Many faculty members have made their wish for a space of their own known to those responsible for the master planning process. "In conversations with planners, the desirability of such a place is universally acknowledged," said Woodruff Professor Luke Johnson, immediate past president of the University Senate. "Effective progress toward its realization is less evident.

"There are certainly competing priorities, but few of more significance to the faculty as a whole," he said.

"Within the planning effort, we could identify several places on campus" where a faculty club would fit, said Earle Whittington, who as senior project manager is guiding the master planning process for Emory. But Whittington wondered about the validity of a faculty club in the Emory culture. "Do faculty prefer to go home and get on their Internet connections [or stay on campus]?" he asked.

Owing to increasingly hectic personal and professional lives, most established clubs at other universities can no longer count on scholars as their primary patrons. "Campus is not as central to an academic's life as it once was," said Crystal Thomas, president of the Association of Faculty Clubs International, in an article in The Chronicle of Higher Education.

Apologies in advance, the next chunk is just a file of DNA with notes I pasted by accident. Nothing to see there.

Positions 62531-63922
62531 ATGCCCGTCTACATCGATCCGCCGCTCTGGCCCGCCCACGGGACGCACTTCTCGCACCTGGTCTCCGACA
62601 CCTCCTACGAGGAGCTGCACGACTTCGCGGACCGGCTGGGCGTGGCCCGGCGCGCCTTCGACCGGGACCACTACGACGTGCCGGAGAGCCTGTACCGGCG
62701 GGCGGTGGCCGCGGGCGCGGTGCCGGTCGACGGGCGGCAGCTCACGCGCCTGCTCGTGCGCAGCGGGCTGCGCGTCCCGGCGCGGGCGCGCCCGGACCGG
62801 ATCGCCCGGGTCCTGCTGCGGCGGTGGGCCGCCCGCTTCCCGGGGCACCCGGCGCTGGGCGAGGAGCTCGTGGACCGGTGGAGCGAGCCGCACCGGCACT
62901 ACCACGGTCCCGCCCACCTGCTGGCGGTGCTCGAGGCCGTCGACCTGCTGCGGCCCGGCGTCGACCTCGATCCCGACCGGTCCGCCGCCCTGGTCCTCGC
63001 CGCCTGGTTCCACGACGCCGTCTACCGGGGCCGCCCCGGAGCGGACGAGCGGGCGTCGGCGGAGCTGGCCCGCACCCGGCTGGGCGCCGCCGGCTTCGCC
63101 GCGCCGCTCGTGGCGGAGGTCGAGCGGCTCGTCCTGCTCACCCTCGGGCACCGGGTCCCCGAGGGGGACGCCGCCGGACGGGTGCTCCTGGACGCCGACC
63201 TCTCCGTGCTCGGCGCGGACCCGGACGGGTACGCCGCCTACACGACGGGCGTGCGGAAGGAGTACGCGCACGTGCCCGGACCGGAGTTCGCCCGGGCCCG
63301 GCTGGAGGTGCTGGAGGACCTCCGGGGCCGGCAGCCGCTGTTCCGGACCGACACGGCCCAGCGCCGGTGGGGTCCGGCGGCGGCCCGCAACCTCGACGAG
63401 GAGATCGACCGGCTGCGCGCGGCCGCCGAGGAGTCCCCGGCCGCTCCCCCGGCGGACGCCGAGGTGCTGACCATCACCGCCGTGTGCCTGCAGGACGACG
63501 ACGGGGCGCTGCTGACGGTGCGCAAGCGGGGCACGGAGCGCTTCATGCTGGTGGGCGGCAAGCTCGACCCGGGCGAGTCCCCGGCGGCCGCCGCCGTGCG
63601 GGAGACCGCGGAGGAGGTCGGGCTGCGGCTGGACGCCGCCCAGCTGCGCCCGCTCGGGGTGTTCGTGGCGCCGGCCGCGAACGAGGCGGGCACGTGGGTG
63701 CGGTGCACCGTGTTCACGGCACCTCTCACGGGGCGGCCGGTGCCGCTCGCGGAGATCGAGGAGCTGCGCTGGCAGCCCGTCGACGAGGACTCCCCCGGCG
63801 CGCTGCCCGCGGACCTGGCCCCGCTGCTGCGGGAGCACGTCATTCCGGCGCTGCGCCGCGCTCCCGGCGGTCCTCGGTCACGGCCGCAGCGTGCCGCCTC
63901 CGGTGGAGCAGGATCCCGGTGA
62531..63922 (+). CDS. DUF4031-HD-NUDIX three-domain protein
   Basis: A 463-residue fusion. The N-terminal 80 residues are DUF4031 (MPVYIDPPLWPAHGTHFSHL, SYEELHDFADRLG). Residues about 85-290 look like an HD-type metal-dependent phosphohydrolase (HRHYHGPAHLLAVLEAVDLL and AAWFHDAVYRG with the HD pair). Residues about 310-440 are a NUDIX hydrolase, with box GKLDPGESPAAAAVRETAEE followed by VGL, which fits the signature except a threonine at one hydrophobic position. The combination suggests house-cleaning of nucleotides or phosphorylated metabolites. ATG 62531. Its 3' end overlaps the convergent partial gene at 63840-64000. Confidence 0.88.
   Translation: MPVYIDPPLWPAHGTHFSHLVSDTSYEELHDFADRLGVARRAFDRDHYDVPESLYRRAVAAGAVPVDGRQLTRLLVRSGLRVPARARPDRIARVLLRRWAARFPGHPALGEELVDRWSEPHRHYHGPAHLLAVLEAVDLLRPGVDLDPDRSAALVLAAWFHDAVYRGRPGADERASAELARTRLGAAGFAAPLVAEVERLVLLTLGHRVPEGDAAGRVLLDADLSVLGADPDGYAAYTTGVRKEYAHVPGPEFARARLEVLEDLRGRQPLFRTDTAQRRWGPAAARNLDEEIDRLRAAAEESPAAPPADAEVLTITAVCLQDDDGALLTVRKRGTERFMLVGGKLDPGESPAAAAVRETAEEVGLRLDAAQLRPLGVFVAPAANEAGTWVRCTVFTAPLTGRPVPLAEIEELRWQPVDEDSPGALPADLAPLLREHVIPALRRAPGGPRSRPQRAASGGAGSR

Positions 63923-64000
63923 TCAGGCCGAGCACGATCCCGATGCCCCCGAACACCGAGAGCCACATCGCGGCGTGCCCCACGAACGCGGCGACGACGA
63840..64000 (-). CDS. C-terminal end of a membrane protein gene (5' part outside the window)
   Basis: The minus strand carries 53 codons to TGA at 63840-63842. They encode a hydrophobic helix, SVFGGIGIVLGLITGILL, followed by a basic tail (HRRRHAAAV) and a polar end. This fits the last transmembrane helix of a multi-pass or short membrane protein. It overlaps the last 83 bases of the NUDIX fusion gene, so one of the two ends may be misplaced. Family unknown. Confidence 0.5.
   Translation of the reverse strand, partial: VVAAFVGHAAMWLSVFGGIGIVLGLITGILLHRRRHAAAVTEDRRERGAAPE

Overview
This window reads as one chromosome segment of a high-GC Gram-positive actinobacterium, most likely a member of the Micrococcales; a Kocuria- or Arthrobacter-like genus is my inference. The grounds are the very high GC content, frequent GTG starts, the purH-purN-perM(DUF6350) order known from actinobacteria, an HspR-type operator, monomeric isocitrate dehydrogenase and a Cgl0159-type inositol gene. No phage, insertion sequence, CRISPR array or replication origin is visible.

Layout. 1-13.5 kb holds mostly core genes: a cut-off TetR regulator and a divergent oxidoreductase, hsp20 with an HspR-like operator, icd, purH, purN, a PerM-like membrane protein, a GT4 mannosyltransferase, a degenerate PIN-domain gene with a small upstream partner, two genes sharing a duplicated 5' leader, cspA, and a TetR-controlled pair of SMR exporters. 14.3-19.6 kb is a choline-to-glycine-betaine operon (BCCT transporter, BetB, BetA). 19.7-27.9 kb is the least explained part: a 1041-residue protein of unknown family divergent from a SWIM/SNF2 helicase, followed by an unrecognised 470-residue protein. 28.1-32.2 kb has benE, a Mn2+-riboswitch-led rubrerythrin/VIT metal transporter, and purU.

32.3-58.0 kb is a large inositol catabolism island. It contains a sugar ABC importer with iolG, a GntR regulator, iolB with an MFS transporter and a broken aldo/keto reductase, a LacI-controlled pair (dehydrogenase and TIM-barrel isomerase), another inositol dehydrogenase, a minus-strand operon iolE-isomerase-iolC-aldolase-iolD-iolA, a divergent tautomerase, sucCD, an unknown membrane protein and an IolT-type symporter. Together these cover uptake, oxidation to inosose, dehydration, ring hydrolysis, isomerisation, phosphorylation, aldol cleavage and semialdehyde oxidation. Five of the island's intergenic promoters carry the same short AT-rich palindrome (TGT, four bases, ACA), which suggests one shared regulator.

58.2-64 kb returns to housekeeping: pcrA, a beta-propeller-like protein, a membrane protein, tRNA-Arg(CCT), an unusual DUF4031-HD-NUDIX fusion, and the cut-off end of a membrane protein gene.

However, President Bill Chace, who came to Emory from Stanford University, remembers that campus' faculty club as "always full to capacity. It did not bring all faculty together, but it did a better job in that dimension than any other place I have seen."

For many faculty members, there's less time for on-campus socializing because longer work commutes and more planned events vie for precious time. "My impression is that the faculty, me included, are extremely busy, and we don't exactly have time to socialize. It's wonderful to have opportunities to bring folks together, but I don't see what [a club] is going to do over the things that we already have," said Sherryl Goodman, professor of psychology. "It may make more sense to invest in what we already have," she added, citing the abundance of lectures, music, dance and theater performances on campus.